Slowing Down
May 17, 2004 11:58 AM   Subscribe

How can I stop talking so fast? [details inside]

Background: Some people, such as my grandmother, have mentioned in the past that I talk very fast. Since the complainants were generally older people, I tended to dismiss it as a generational thing. However, I recently listened to a recording of myself doing a radio interview, and I was talking so fast I could barely understand myself. I also seem to run words together slightly; as a friend pointed out, there isn't much of a change in inflection between my words, which doesn't help as I'm steamrolling through sentences.

When I purposefully try to slow down, it's very awkward and I tend to lose my train of thought, as I think too far ahead of what I'm saying. How can I slow down my speech without sounding. like. I'm. stopping. after. every. word? Or how can I make it easier for other people to understand my rapid speech?
posted by realityblurred to Human Relations (18 answers total) 1 user marked this as a favorite
I used to have the same problem., from as far back as I can remember until I conquered the problem when I was around 23 or so. I was pretty introverted because of it - I didn't like to talk to people that often because I *knew* they would not understand me the first time around, and would ask me "What? Can you repeat that?", which as an indignant teenager infuriated me. So, rather than have to repeat my self, I'd either keep what I said to short, curt responses, or just not talk to anyone at all.

I didn't really have a specific method of slowing down my speech, I just tried to be aware of it. Pretending that you're talking to someone whose native language is not English seemed to make the process a bit more palatable.
posted by skwm at 12:14 PM on May 17, 2004

It's hard to say without hearing you -- self-perceptions of "fast talking" might have little to do with actual speaking rate and more to do with articulation. You might be a clutterer (in the family of stuttering) and/or you might have articulation problems, which can be idiopathic or stem from all sorts of things, benign and not-so-benign. (Not to make you panic. The not-so-benign causes, like degenerative neurological diseases, usually have other red flags that show up earlier than speech problems.)

Do you live by a university? Check to see if they have a speech pathology department. They may be associated with a clinic that will do inexpensive evaluations and recommend/deliver speech & language therapy if necessary. They can at least refer you to someone who can evaluate you.

I'm not a licensed SLP -- just studying to be one!
posted by kmel at 12:14 PM on May 17, 2004

I should add, it could just be dialectical. And old people's auditory processing tends to deteriorate over time.
posted by kmel at 12:16 PM on May 17, 2004

I talk fairly fast, but my main problem is stuttering. Only time I don't stutter is when I hear delayed audio feedback of my own voice while speaking (this is actually a common therapy for stuttering). Problem is, it distracts me and I lose my train of thought.

I instead have had to just practice speaking cleanly - I can get through the workday pretty well, but by the time I get home, I'm tired and can easily fall into a full stop on certain syllables if I'm not concentrating. Lucky for me, my stuttering is more an annoying affectation and isn't debilitating.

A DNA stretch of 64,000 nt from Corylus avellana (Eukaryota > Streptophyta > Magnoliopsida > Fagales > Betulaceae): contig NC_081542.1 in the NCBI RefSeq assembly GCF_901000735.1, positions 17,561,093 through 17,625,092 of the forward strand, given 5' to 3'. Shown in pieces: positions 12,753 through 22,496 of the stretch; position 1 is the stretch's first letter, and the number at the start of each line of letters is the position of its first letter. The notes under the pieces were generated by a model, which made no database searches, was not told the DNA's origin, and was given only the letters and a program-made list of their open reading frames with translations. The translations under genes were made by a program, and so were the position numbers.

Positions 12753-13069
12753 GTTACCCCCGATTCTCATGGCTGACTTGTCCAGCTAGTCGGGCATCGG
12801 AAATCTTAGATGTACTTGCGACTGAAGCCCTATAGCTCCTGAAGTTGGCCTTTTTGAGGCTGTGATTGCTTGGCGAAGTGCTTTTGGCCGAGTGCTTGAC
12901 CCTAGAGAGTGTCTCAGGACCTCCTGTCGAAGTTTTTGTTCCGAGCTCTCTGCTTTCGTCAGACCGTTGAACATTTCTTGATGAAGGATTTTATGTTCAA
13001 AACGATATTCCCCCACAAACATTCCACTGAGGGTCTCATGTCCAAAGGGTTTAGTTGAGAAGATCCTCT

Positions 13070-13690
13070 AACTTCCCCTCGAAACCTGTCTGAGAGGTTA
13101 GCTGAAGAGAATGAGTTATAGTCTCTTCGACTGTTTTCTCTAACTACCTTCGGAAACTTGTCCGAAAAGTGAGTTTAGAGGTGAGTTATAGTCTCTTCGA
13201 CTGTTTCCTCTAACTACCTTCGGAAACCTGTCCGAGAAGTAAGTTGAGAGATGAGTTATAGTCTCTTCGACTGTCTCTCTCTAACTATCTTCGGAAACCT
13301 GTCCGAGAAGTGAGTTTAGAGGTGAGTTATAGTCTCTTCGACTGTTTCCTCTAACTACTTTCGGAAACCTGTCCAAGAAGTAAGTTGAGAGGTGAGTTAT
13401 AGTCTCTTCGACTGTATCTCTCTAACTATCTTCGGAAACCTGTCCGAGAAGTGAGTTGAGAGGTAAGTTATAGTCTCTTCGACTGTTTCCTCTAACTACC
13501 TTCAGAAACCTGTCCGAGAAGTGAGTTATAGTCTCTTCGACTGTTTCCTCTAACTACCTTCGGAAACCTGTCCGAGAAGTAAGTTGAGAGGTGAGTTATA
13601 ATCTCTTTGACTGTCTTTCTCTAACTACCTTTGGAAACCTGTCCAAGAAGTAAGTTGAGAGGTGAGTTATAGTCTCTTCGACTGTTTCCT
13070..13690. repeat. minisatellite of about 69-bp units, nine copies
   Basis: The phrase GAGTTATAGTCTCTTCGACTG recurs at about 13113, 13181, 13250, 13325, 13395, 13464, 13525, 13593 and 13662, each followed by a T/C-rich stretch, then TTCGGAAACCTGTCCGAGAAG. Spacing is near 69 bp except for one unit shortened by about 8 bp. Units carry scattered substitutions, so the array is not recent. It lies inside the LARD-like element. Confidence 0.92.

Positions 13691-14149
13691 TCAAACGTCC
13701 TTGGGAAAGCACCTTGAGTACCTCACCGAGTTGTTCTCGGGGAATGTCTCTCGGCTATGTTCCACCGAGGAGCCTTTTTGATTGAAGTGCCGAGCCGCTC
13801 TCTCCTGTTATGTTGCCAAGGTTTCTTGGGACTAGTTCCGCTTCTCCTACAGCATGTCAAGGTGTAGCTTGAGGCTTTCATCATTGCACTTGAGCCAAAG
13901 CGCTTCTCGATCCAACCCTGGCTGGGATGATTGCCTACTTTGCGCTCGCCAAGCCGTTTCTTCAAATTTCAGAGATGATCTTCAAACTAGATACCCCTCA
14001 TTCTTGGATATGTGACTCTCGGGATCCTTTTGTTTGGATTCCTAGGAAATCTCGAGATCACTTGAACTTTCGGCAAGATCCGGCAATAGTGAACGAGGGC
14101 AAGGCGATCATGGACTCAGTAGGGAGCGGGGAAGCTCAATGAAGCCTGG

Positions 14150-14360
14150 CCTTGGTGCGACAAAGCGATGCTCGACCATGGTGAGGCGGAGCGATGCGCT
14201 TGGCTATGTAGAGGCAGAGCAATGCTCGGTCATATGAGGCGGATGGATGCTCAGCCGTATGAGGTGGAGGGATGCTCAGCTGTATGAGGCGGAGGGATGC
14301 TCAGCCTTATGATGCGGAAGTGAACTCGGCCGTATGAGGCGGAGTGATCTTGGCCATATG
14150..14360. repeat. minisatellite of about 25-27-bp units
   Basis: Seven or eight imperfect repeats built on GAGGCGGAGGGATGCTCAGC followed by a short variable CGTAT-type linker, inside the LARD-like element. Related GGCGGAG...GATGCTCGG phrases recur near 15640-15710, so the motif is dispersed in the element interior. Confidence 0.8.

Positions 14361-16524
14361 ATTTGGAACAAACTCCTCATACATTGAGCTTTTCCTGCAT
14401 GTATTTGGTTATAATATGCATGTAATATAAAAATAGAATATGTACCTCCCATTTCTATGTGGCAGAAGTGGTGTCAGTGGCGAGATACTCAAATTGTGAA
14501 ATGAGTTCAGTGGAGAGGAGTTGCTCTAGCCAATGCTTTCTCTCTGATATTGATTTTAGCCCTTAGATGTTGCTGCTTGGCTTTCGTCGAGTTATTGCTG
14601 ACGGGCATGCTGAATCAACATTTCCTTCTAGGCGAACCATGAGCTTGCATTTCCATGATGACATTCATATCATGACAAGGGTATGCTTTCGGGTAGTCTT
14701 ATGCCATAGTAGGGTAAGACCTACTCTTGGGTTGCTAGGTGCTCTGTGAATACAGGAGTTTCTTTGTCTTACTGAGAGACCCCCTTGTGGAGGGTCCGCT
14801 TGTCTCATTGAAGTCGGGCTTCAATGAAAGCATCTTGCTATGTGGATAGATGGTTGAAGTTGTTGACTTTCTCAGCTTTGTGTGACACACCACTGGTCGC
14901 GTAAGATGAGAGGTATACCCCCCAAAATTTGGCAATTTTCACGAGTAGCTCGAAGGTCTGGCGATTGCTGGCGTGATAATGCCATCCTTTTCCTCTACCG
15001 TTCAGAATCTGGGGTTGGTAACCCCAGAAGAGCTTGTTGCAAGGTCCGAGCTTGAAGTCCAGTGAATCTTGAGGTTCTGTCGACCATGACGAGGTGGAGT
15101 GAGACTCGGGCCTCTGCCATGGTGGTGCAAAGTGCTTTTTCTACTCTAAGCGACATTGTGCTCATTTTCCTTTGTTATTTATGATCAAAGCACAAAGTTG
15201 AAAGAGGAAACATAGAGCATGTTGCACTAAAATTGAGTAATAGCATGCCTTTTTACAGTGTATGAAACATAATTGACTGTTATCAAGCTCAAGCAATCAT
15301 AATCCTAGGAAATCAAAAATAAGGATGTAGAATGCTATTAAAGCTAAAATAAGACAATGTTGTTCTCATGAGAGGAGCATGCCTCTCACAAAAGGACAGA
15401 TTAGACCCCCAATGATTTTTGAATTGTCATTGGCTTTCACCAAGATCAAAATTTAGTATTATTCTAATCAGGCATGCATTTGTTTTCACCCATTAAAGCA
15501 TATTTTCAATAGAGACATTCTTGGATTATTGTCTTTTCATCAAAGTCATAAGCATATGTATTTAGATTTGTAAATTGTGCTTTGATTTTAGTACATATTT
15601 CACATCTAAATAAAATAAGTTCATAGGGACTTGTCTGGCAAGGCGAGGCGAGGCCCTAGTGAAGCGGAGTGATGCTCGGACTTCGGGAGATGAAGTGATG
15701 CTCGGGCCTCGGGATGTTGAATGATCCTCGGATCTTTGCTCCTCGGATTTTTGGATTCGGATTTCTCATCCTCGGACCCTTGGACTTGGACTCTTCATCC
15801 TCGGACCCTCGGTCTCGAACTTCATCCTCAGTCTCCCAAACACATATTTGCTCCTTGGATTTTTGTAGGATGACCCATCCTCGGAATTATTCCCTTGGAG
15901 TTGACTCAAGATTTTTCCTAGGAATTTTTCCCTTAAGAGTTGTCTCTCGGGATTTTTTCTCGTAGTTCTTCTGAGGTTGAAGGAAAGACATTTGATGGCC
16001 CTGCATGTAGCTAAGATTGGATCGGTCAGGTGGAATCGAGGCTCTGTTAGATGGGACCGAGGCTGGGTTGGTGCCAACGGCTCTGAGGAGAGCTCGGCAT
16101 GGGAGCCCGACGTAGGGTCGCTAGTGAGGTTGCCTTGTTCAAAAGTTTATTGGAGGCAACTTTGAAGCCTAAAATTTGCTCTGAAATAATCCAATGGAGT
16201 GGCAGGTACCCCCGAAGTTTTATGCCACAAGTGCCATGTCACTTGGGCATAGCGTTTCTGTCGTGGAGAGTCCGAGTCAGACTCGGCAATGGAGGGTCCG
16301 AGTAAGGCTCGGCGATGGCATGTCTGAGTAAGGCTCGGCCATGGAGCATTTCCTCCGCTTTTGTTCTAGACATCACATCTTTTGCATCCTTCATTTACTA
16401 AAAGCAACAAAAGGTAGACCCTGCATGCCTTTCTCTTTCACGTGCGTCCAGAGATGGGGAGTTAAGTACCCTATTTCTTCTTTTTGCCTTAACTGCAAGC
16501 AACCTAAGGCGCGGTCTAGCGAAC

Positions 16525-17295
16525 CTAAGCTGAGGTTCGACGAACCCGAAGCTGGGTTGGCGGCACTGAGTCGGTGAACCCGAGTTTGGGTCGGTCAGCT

To get back on topic, you might be able to rig a feedback system and give it a shot - hook up an audio system where your voice is miced, then put on headphones - you may or may not need the delay (I can't help with how to obtain that - know any sound techs?). Do a search for "Delayed Auditory Feedback" to learn more.
posted by Sangre Azul at 12:32 PM on May 17, 2004

I'm a fast/badly articulated talker too. While I'm nowhere near beating it, I'd advise focusing on articulation. Fast talking can actually be a benefit, provided people can parse what you're saying. Ofcourse you'll still need to work on speed for speeches and presentations, but in general it's not all that bad.
posted by fvw at 12:35 PM on May 17, 2004

When giving interviews you should use short, emphatic statements.

Some great speakers I know tend to use the same expressions, jokes and phrases on different occasions. It doesn't matter whether they're on TV or at dinner - the same old chestnuts are used. A lot of people don't seem to like doing this. But one advantage of drawing from a repertoire is that the speaker is familiar with the rhythm of each phrase and so can speak confidently.

You don't need to say a lot. Break your thought into chunks, borrow from a warchest of familiar phrases, and take lots of deep breaths. Good luck!
posted by skylar at 12:41 PM on May 17, 2004

I've had a few fast-talking friends I could barely understand. It wasn't sheer speed that was the problem but slurring and lazy enunciation (not to mention poor word choices and slangy grammar, etc). All of this adds up to *diction*. You need to improve your diction.

If speech therapy sounds too extreme, think about taking an acting class, or practicing Shakespearean soliloquies on your own. If you can improve you enunciation and projection, speed itself will be less of an impediment to understanding for someone listening to you. And anyway I'm betting that improved diction will slow you down, as proper enunciation takes more time.

The acting discipline entails a lot of training in these areas. And I bet an acting class would be more fun than speech therapy anyway. If you want to try something on your own, I say select some challenging material like Shakespeare, something that already has a steady internal rhythm and will force you to concentrate.

Watch some of the greats for inspiration. I like Patrick Stewart, John Malkovich and James Earl Jones.
posted by scarabic at 12:43 PM on May 17, 2004

Your brain is racing ahead? Use some of the spare capacity to plan what you are going to say.
posted by i_am_joe's_spleen at 1:19 PM on May 17, 2004

I am not a speech pathologist, nor have I been to one, read much about the discipline nor claim expertise at all. In fact, I'm pretty sure I spelt "pathologist" wrong, and will have to correct it with the spell checker. None the less, I too am a fast, inarticulate talker (as you might be able to tell from my prose and frequent parenthetical tangents), and this helps me: